- Paperback: 211 pages
- Publisher: Scribner; Reprint edition (May 29, 1996)
- Language: English
- ISBN-10: 068482499X
- ISBN-13: 978-0684824994
- Product Dimensions: 5.5 x 0.7 x 8.4 inches
- Shipping Weight: 7.8 ounces (View shipping rates and policies)
- Average Customer Review: 928 customer reviews
- Amazon Best Sellers Rank: #90,679 in Books (See Top 100 in Books)
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A Moveable Feast Paperback – May 29, 1996
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In the preface to A Moveable Feast, Hemingway remarks casually that "if the reader prefers, this book may be regarded as fiction"--and, indeed, fact or fiction, it doesn't matter, for his slim memoir of Paris in the 1920s is as enchanting as anything made up and has become the stuff of legend. Paris in the '20s! Hemingway and his first wife, Hadley, lived happily on $5 a day and still had money for drinks at the Closerie des Lilas, skiing in the Alps, and fishing trips to Spain. On every corner and at every café table, there were the most extraordinary people living wonderful lives and telling fantastic stories. Gertrude Stein invited Hemingway to come every afternoon and sip "fragrant, colorless alcohols" and chat admid her great pictures. He taught Ezra Pound how to box, gossiped with James Joyce, caroused with the fatally insecure Scott Fitzgerald (the acid portraits of him and his wife, Zelda, are notorious). Meanwhile, Hemingway invented a new way of writing based on this simple premise: "All you have to do is write one true sentence. Write the truest sentence you know."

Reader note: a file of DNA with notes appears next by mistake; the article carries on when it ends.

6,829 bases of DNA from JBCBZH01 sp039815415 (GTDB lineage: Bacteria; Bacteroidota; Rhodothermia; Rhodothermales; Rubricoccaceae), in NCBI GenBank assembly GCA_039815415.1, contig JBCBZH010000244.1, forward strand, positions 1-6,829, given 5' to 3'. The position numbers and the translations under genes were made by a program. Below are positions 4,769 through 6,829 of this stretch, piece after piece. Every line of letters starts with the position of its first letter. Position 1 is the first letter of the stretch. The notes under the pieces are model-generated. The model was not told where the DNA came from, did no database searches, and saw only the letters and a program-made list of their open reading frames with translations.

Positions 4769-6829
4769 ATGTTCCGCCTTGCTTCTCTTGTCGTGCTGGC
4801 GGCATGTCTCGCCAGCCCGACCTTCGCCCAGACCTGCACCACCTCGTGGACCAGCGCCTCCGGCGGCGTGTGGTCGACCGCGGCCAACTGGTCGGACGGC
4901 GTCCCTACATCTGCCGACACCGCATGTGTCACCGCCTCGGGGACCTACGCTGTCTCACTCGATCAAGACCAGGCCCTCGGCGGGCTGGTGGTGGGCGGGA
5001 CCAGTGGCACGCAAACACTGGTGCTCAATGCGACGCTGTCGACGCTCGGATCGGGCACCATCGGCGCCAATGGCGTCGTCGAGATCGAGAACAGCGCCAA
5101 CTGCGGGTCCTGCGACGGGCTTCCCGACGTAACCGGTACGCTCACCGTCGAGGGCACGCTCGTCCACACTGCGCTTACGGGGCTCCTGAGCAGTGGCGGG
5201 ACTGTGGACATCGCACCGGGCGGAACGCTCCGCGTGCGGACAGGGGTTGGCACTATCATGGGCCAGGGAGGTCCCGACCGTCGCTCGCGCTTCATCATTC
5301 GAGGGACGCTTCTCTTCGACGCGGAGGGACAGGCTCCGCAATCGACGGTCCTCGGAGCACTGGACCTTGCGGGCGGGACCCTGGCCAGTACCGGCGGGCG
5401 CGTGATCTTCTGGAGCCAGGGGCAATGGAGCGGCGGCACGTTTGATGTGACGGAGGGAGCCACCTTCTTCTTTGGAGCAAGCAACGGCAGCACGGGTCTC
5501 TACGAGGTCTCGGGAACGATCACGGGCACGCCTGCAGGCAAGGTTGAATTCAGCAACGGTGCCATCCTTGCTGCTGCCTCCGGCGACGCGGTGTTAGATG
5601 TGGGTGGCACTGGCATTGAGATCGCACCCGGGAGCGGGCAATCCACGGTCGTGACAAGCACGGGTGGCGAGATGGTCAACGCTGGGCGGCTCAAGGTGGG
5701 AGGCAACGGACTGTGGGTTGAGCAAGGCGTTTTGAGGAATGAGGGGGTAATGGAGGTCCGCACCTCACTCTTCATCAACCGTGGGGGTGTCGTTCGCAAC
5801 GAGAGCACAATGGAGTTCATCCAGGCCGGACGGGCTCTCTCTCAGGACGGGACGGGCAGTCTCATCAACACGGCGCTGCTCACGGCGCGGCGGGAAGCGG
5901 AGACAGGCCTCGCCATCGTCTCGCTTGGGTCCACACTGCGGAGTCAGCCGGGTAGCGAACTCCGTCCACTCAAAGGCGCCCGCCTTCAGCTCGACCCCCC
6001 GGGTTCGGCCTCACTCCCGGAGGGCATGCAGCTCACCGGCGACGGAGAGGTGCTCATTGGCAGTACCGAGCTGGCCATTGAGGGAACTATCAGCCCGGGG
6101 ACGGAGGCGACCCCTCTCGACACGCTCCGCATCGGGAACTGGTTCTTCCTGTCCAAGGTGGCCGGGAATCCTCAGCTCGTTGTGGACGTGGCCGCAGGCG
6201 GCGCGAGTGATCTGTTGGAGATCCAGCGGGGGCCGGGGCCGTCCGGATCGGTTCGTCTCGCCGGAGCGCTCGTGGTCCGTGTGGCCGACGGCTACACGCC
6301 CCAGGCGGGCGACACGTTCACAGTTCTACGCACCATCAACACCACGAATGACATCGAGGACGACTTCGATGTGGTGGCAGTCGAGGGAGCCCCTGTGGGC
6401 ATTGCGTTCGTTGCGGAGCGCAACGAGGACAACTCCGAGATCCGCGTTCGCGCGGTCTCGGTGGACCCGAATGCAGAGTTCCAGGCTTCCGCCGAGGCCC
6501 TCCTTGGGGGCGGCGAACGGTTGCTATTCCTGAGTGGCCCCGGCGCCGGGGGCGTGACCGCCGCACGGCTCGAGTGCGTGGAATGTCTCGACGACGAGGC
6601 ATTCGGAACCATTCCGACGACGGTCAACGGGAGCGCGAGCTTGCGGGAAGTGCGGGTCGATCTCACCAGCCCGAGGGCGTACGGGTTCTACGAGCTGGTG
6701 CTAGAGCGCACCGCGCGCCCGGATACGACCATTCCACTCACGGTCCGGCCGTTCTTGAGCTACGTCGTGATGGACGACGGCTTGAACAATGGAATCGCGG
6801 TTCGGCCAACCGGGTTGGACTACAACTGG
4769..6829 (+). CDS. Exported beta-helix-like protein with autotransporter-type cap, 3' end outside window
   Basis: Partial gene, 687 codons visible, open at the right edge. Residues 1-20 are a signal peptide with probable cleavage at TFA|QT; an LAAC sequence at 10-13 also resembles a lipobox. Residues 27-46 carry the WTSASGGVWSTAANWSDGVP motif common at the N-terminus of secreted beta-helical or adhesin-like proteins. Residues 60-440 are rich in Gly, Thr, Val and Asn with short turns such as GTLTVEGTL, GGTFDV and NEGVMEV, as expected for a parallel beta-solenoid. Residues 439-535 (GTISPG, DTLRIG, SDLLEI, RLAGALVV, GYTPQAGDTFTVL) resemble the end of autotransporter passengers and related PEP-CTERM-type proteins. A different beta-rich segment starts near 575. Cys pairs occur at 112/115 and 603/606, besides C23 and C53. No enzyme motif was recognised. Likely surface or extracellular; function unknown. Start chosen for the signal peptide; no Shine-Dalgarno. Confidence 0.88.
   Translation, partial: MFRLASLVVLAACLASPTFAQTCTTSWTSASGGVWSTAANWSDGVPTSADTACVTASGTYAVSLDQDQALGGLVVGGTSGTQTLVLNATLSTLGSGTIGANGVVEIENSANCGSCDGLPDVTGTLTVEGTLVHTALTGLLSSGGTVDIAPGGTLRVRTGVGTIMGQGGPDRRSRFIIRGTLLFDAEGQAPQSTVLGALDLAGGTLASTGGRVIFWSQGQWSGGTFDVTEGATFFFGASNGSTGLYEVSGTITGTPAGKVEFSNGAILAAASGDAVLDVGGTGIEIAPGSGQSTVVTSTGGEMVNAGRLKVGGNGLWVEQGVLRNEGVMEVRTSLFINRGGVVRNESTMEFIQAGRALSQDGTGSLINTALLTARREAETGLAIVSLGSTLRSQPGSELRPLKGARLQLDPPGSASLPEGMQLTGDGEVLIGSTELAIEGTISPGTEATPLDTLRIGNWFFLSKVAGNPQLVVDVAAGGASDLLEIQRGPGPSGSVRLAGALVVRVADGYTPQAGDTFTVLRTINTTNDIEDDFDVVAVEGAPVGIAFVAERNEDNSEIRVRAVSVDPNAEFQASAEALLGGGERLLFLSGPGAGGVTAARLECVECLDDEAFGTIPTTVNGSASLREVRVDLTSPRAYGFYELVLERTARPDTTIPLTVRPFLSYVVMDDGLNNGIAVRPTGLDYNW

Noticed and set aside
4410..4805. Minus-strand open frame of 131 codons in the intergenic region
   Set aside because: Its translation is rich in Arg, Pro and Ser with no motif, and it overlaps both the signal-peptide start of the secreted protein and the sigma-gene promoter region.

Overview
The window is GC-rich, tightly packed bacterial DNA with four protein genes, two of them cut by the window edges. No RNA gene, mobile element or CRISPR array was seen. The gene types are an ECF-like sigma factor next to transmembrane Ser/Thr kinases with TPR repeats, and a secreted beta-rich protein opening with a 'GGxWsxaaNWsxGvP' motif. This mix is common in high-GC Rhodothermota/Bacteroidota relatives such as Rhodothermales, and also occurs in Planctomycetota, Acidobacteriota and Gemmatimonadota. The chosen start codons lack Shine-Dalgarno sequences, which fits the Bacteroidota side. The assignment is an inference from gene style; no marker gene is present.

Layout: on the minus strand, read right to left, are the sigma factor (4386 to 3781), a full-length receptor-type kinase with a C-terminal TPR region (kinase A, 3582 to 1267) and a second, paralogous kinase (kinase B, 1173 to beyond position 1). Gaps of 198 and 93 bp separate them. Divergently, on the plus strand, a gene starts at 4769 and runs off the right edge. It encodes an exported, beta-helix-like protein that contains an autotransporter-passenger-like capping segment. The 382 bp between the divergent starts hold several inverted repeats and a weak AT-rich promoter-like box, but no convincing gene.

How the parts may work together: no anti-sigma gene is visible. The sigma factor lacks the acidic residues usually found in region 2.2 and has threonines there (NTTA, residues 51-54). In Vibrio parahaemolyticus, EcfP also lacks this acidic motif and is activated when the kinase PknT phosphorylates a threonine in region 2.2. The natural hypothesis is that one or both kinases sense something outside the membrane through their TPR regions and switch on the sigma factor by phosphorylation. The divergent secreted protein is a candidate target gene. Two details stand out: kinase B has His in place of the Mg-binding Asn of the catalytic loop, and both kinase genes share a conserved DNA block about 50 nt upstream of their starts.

Hemingway beautifully captures the fragile magic of a special time and place, and he manages to be nostalgic without hitting any false notes of sentimentality. "This is how Paris was in the early days when we were very poor and very happy," he concludes. Originally published in 1964, three years after his suicide, A Moveable Feast was the first of his posthumous books and remains the best. --David Laskin
"The first thing to say about the 'restored' edition so ably and attractively produced by Patrick and Sean Hemingway is that it does live up to its billing . . . well worth having."--Christopher Hitchens, "The Atlantic"
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The clear draw is insight into the writer's early life in a marvelous city most of us love. We must keep in mind he was in his mid-twenties too, and not yet an established author. Physical and mental scars from WWI had not healed. Themes of mental illness and alcoholism are explored in other people, not himself.
The great cafes of Montparnasse and Saint Germaine remain, somewhat gentrified, perhaps still a stage for all the diverse people who frequent them. Today's artists and writers probably can't afford to live in Hemingway's old neighborhoods, but they are somewhere within the Peripherique, recording their Paris. The author would understand.
Affection for his first son and first wife, "the heroine" of the book abound. There are some interesting insights into the craft of writing. The overlong introduction and postscripts by his relatives may or may not be of interest to the reader who is not "a scholar". For those who love the city, and/or the author, there is much here to savor and some to ignore.
This classic made Paris seem the romantic ideal for starving artists. It is a nostalgic look back at a time gone forever, but is not sentimental. A lovely look at at lovely time in an artist's live.